My husband likes to pick things up off the street. I don’t like to pick things up off the street. You know when people leave their old toys or furniture on the curb for treasure seekers, or in my humble opinion, garbage day, Andrew has no problem inspecting its quality and taking it if appropriate. I would rather die than touch any of it. Upon discussion one day I said the following:
E: That is where we fundamentally differ.
A: Right, and that’s why you’ll be bankrupt and I’ll be living in a mansion.
E: Please, if you’re not living in a mansion by now you won’t be living in a mansion 5 years from now when you divorce me.
For a married couple we use the “D” word a lot in our banter. Hmmm, is it a problem? I’m not sure so I’ll think about it later. But what this conversation does illustrate is that we are two very different people. We approach life in distinct ways that is grounded in our upbringings, histories and personalities. I almost feel sometimes that we are held together more from our common experiences than our compatibility as a couple. When you’ve known each other from a very young age your lives begin to build around each other and these roots either serve as a solid foundation or they start to strangle you. I really dislike binaries because they are so reductionist but for certain aspects of our marriage they actually describe us to a T. He’s heavy, I’m light; he’s careful, I’m not; he’s emotional, I’m in my head most of the time. Basically, on a spectrum of reincarnation he’s an old soul and I’m fairly young. These variances can bring about friction and there is more room for heated debates about our next steps. Do I think that a relationship with someone with more similar character traits be easier? Yes, of course. There are few things more exhausting than feeling like someone doesn’t quite “get” you. But I think there are positive aspects to this type of partnership. It all depends on how you frame the resistance that is bound to result from two different people choosing to make a life together.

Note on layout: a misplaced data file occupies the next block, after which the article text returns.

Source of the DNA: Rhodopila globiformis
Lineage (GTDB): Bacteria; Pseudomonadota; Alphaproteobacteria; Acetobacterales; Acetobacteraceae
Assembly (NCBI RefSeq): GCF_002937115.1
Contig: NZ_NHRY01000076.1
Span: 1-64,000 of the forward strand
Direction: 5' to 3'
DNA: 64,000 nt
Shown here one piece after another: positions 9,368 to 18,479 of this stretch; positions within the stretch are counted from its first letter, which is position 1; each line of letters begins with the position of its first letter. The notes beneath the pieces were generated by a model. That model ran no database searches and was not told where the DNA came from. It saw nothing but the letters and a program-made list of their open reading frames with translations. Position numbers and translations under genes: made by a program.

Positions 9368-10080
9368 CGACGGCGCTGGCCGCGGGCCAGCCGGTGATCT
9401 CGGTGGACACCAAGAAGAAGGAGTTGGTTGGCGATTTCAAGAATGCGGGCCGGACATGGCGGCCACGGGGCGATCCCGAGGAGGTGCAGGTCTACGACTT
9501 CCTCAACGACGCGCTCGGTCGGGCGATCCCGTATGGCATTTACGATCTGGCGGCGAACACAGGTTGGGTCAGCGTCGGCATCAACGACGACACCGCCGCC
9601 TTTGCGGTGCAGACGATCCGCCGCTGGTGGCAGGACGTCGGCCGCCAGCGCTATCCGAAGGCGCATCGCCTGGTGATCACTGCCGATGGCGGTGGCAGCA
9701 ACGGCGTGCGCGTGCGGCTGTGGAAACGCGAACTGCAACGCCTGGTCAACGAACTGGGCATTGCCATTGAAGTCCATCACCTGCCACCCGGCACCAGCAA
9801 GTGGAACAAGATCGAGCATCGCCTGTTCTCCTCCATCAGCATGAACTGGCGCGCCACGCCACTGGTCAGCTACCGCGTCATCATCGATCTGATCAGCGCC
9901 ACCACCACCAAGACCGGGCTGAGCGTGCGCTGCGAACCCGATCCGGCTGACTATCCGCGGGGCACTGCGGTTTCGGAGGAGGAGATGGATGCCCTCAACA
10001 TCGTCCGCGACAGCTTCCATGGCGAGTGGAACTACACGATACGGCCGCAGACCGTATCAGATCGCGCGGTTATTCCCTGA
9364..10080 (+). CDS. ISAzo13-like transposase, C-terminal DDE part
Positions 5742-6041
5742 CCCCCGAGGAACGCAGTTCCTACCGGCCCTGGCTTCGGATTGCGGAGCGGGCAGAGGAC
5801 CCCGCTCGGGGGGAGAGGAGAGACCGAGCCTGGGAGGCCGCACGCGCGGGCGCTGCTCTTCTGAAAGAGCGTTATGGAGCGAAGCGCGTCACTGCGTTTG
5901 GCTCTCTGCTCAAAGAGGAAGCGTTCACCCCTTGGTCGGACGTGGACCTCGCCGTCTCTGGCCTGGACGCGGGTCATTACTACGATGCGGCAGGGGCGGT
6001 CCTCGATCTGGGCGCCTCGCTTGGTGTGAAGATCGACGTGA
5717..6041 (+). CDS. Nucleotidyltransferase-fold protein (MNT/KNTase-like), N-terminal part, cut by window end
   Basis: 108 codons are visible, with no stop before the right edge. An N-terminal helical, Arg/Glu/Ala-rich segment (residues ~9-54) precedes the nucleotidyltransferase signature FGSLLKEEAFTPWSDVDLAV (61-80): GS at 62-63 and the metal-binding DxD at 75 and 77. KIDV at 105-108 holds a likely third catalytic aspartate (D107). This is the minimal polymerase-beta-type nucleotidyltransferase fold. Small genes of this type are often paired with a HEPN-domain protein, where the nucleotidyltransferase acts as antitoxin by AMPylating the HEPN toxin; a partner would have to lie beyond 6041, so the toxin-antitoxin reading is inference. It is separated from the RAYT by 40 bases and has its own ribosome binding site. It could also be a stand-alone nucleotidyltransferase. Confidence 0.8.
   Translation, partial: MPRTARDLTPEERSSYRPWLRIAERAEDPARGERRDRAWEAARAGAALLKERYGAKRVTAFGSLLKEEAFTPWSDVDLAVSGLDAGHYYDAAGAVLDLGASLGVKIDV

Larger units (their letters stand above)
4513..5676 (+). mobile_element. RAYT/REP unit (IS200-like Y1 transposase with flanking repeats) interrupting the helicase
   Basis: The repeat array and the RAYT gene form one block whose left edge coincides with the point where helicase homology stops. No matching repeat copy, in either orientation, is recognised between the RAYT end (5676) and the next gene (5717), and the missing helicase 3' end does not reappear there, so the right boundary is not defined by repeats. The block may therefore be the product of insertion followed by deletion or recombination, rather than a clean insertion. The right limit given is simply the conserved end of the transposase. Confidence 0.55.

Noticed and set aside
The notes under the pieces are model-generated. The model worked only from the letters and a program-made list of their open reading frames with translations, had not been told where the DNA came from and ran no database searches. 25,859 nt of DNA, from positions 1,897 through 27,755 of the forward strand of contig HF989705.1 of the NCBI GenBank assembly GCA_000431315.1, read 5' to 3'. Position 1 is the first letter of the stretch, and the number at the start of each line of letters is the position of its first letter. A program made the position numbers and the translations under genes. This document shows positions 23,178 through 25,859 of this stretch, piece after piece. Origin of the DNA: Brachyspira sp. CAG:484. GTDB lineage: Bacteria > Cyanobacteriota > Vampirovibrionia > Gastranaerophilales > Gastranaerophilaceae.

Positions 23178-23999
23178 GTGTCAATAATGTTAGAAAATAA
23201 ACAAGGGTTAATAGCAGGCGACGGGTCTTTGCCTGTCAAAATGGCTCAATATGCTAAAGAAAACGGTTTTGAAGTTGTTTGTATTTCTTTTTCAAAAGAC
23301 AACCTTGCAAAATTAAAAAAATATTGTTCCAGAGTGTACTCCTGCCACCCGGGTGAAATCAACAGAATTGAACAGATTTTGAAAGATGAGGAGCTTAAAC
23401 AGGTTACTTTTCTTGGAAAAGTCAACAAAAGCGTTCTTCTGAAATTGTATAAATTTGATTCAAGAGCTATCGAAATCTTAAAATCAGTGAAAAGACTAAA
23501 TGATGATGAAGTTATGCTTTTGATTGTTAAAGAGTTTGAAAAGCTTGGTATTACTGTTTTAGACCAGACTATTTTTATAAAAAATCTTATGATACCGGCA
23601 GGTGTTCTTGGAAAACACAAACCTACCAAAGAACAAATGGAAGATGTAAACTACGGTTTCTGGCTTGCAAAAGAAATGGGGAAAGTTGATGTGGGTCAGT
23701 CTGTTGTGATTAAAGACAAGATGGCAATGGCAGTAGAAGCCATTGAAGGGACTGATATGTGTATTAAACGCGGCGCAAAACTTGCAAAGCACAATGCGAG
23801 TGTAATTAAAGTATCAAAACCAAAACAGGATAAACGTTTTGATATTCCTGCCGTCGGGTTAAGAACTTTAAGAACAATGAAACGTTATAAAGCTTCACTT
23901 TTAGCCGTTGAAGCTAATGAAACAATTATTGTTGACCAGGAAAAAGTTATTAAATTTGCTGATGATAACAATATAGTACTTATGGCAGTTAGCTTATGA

When you think of your partnership as being a team it’s much easier to smooth out the rough edges. I honestly feel that we make up for each other’s weaknesses. If Andrew was not a part of my days, months, years, I would make so many more rash decisions and would be in a continual state of rebuilding and repairing my life. If I was not a part of Andrew’s world he would be married to his work, be so frugal and not have the levity to also enjoy the simple pleasures. I feel like we can do so many more productive and exciting things precisely because of our fundamental differences. Basically, we can get much further together than apart and that’s worth investing in.